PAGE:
Warm Southern Breeze

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Data: Legalized Marijuana Does Not Increase Alcohol Sales

Posted by Warm Southern Breeze on Saturday, March 16, 2019

Good news for cannabis legalization advocates!

“In the three states with the longest history of legalized recreational marijuana sales – Colorado, Washington state and Oregon – there is no evidence that legalization has had any impact on spirits sales, nor is there any evidence that it has impacted total alcohol sales.”

That’s according to research conducted by the Distilled Spirits Council of the United States (DISCUS).

In other words, cannabis legalization – neither recreational (nor medical) – has had no effect, either positive or negative, upon beverage alcohol sales in states were cannabis is legal, either for recreational, or medical purposes.

David M. Ozgo, Senior Vice President and Chief Economist of the Distilled Spirits Council analyzes market trends for DISCUS, and said in part that, “The data show there has been no impact on spirits sales from recreational marijuana legalization.”

David M. Ozgo, Senior VP and Chief Economist, Distilled Spirits Council of the United States

Mr. Ozgo also produces an annual spirituous beverage industry review, and provides tax and regulatory effect analyses, including analyses of over 200 state-level tax proposals.

Presently, 10 states and the District of Columbia have legalized Adult Recreational Use of marijuana.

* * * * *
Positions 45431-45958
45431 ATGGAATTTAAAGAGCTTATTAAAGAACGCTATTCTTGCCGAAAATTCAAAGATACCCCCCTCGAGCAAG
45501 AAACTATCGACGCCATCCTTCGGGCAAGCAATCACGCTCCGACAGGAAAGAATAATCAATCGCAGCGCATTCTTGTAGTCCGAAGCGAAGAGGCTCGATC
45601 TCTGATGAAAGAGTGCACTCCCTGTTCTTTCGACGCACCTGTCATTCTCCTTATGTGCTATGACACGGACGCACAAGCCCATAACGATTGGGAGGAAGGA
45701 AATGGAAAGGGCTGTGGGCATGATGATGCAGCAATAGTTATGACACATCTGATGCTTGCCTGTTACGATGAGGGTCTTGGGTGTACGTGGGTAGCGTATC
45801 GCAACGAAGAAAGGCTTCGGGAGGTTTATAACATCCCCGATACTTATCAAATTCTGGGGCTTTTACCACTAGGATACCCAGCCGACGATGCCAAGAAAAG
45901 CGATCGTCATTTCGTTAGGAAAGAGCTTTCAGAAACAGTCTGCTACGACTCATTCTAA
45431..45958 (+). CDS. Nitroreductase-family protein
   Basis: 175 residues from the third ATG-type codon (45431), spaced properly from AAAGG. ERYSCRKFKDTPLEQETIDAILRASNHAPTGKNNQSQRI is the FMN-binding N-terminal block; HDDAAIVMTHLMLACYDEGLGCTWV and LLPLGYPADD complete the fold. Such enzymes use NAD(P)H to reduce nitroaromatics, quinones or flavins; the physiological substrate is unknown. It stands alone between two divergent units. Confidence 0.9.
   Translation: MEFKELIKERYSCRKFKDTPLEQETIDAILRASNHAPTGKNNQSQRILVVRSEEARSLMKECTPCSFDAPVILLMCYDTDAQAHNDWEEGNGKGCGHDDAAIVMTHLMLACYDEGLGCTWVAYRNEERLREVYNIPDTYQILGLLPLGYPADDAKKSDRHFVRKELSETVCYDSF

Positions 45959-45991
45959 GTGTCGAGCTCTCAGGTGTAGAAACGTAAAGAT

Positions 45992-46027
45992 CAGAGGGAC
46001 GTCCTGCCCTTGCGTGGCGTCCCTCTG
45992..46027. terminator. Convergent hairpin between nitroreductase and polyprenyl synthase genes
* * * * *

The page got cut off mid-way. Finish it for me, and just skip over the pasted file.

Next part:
Dates are in order of ARU legalization, and sales allowed.

1.) Colorado (Approved Nov. 6, 2012; Sales began Jan. 1, 2014);
2.) Washington state (Approved Nov. 6, 2012; Sales began July 8, 2014);
3.) District of Columbia (Approved Nov. 4, 2014; Effective Feb. 26, 2015, no retail sales allowed).

4.) Oregon (Approved Nov. 4, 2014; Sales began Oct. 1, 2015);
5.) Alaska (Approved Nov. 4, 2014; Sales began Oct. 29, 2016);
6.) Nevada (Approved Nov. 8, 2016; Sales began July 1, 2017);

7.) California (Approved Nov. 8, 2016; Sales began Jan. 1, 2018);
8.) Massachusetts (Approved Nov. 8, 2016; Sales began Nov. 20, 2018);
9.) Maine (Approved Nov. 8, 2016; Sales date TBD);

10.) Vermont (Approved Jan. 22, 2018; Effective July 1, 2018, no retail sales allowed);
11.) Michigan (Approved Nov. 6, 2018; Effective Dec. 2, 2018; Sales date TBD).

Several states are considering legislation legalizing recreational marijuana in 2019 including:
Arizona, Connecticut, Illinois, Missouri, Montana, New Hampshire, New Jersey, New York, Pennsylvania, and Rhode Island.

Most recently, a marijuana ballot initiative passed in Michigan, and failed in North Dakota.

The DISCUS research found that “there was no evidence that legal recreational marijuana has impacted total per capita alcohol sales.”

Mr. Ozgo said “We did this study because there is a lot of misinformation circulating about the impact of recreational marijuana legalization on distilled spirits and the wider alcohol market. We now have four years of retail recreational marijuana sales history in Colorado and Washington state, and three years in Oregon, and each of these markets remain robust for spirits sales.”

The DISCUS specifically performed the research and analysis project as part of their social responsibility ethic.

Kraig R. Naasz, DISCUS President & CEO cited figures from the U.S. Department of Transportation that show underage drinking and binge drinking are both continuing a long-term decline.